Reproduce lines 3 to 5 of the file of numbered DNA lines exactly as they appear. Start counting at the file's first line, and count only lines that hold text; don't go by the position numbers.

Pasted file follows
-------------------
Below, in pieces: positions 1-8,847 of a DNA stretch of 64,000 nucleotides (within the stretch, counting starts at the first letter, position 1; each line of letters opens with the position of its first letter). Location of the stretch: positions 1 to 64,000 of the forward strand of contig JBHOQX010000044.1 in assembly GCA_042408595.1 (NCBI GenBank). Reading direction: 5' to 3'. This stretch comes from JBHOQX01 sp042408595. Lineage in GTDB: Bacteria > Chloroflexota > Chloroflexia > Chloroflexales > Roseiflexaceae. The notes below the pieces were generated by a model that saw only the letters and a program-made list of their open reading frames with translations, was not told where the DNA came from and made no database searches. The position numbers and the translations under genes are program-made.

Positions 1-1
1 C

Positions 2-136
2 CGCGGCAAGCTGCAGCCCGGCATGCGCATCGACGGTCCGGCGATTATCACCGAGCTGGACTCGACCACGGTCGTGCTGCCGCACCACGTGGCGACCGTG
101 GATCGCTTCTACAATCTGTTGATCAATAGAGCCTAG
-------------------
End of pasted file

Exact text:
1 C

Positions 2-136
2 CGCGGCAAGCTGCAGCCCGGCATGCGCATCGACGGTCCGGCGATTATCACCGAGCTGGACTCGACCACGGTCGTGCTGCCGCACCACGTGGCGACCGTG